Needless to say, countless responses (some more tense, some more jokey) followed and that email thread was a buzz topic that evening.  The thing is that people were saying one thing to Z’s face, and different things to each other!  GOSSIP!  The worst thing is that I was guilty of it, too! When Z asked me what I thought of the email, I responded sincerely that I appreciated her sending what needed to be sent and that I know she’s passionate about the issue, but chose not to mention the inappropriateness of the strong wording.  I am such a people pleaser sometimes I disgust myself! EW! There was nothing wrong with expressing my honest opinion to her.  And yet, I didn’t (but I made sure to express it to everyone else who asked me).  Yuck. (Dear Z, if you read this, sincerest apologies for not being more upfront in the first place.)

What did I learn from this gross feeling of having facilitated gossip?  First, I’m a bit hypocritical (hating gossip, and then perpetuating it).  But also, respect is tantamount to conveying delicate and important information to an uninformed recipient.  If we had all been respecting one another’s legitimate passions and concerns, the prospective students would have seen a more cohesive program. (And in improv, don’t we want to present a cooperative group to the audience? Don’t we want them to sense that group mind, that we are all on the same page? That’s where the magic happens.)

But I learned more from this situation.  If we had all been respecting the different upbringings that our neighbors have had, or the different choices that we’ve all made, wouldn’t we see that even an area that is physically/visually distinct from the rest of the neighborhood is no less safe?  For that matter, wouldn’t we see that people are still people regardless of if they live in a “safe” or “unsafe” part of town?  The gang members that may live in surrounding neighborhoods still have mothers, fathers, brothers, sisters, etc.  I’m not saying that I’d want to hang out alone near those gangs at midnight (or put myself in obviously unsafe circumstances), but I am saying that if we respected the power of the situation, and the power of the human condition, wouldn’t we be less prejudiced, or at least more aware and more able to consciously check ourselves?  Wouldn’t we be more compassionate?

Perhaps I’m being idealistic.  Some social psychologists would argue that our prejudices rely on an evolutionarily adaptive aversion to outgroup members, or people unlike us, because they might pose a threat in prehistoric times to our tribe’s safety.  They even argue for the automaticity of these prejudiced cognitive processes.  But most research conducted on the issue today is inherently confounded by the cultural context in which it is conducted.

I guess my point is this:

“It was Del’s belief that performers needed to have the utmost respect for one another- that if they treated each other like geniuses, poets and artists, they could become that on stage.”  In improv, if we respect one another, we can trick audiences into thinking that the crazy flub mistake that just happened on stage had been planned all along, and that the whole group was in on it!  We can make people forget that there’s not a script.  By treating each other like we’re brilliant, we become brilliant in the audience’s eyes.  The audience takes their cues from us, and if we don’t treat any idea as a “bad” or “wrong” one, then bad and wrong ideas simply don’t exist.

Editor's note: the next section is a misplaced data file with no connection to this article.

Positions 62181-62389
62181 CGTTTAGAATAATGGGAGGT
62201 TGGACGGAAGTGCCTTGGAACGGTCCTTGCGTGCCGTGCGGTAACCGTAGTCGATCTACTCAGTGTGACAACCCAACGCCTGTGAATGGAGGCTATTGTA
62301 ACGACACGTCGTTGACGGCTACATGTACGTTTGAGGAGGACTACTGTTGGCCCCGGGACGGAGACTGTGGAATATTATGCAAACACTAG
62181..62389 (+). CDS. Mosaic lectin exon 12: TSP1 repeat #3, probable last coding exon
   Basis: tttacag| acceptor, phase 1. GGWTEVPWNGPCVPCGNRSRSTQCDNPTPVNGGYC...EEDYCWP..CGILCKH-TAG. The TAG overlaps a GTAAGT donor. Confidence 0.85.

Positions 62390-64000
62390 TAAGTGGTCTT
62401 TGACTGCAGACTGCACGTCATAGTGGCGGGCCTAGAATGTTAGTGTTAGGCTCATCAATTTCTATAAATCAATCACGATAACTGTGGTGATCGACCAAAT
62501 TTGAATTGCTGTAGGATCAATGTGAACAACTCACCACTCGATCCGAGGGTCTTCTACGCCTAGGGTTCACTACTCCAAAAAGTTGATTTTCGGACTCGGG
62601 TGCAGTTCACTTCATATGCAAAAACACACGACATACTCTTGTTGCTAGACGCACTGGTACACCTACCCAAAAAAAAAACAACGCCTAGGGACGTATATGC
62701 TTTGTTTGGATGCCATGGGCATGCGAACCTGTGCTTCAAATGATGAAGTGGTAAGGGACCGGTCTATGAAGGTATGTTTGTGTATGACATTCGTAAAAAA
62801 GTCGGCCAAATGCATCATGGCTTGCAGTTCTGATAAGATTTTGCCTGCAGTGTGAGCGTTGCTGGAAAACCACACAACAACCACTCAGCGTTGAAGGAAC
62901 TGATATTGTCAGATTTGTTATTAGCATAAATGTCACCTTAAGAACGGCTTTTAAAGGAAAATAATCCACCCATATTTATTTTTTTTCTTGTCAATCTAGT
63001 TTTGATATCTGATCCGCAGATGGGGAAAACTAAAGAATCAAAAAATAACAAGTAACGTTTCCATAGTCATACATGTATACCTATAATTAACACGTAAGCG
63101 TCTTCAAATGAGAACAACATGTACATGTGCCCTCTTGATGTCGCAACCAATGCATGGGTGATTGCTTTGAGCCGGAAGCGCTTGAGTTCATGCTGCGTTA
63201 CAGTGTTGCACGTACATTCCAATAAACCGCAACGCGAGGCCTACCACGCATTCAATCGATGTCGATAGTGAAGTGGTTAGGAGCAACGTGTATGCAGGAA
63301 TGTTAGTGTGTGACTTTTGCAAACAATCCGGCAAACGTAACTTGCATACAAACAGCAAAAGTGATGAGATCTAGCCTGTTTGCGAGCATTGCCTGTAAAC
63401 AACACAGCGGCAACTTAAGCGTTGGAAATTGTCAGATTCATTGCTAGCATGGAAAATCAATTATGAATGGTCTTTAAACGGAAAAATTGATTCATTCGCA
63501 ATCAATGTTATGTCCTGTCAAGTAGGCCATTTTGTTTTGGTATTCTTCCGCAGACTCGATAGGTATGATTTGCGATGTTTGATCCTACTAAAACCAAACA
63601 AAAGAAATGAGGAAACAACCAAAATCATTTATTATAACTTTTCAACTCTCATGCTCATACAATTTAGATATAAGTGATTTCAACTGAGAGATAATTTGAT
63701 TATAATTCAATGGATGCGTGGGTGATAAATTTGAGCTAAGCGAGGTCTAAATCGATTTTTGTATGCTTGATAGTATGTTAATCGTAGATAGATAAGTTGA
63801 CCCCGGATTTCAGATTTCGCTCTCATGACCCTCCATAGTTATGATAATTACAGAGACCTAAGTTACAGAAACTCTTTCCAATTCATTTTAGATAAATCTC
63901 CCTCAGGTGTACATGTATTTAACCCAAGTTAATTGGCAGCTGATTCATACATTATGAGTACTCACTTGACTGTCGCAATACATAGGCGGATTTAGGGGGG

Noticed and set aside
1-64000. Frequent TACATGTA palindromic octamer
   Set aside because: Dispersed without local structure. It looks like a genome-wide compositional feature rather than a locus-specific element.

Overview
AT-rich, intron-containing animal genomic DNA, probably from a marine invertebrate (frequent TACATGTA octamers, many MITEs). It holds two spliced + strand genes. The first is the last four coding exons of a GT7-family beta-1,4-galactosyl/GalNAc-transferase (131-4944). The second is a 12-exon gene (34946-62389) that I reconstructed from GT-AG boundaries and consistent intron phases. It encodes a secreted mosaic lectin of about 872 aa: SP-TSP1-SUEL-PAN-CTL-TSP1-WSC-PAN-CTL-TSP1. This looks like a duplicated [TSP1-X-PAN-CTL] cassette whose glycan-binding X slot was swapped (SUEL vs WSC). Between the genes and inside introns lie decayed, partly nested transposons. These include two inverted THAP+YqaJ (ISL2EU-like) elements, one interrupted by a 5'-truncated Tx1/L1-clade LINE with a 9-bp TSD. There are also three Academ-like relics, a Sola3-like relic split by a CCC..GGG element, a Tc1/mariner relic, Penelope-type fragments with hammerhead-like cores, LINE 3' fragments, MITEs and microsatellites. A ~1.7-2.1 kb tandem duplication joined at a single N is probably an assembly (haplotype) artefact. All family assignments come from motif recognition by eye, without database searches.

It’s the same way in real life.  Most of our reality is what we’ve constructed for ourselves.  If we respect everyone and every situation as we construct that reality (if we respect Z’s right to know our opinion up-front), then maybe we can avoid “bad” or “wrong” misconceptions about our world.  And we can avoid that icky-post-gossip feeling.

2012, here I come.


You might be wondering, ‘Well, Liz, what does ‘The Year of Improv’ mean?’

The Year of Improv means that I am going to live one year of my life (2012; let’s hope the Mayans were wrong) by the rules of improv.

You might now be wondering, ‘Well, Liz, what the heck does that mean?”

Truth is, I might be wondering the same thing.

One famous Del quote (Del Close) is “The only rule is that there are no rules.” But to be honest, there are quite a few “rules” (I use quotations to emphasize the flexibility of said rules) by which one should abide if one wants to be a successful improviser. I’m currently enrolled in classes at iO, improv Olympic, in Chicago. But I’ve been involved in improvisational theatre for a few years now, and have been reading what I can on the topic for a while in order to strengthen my skills. I’ll go into further discussion of what I mean by these “rules” in a minute (for those of you who are less versed in improv terminology), but first I want to explain how I decided to take up this project.

As a social psychologist (side note: that’s what I actually do for a living, or will hopefully some day after I complete graduate school), I’m particularly interested in how people interact with one another and how each person is affected by that interaction. What is improv if not exactly that? In improv, we have two(+) people on stage, interacting. We’ve stripped them of their traditional theatrical props, the sets, the costumes. Literally the only thing to build upon is what one improviser or the other player creates – there is no external source of creation. Playing with my improv troupe in college (Tag improv!), I couldn’t help but notice that, although our characters responded to a variety of fictional situations the way that people do in real life, by trying to create good improv, we as actors were creating human responses that, although ideal, are less common in real life.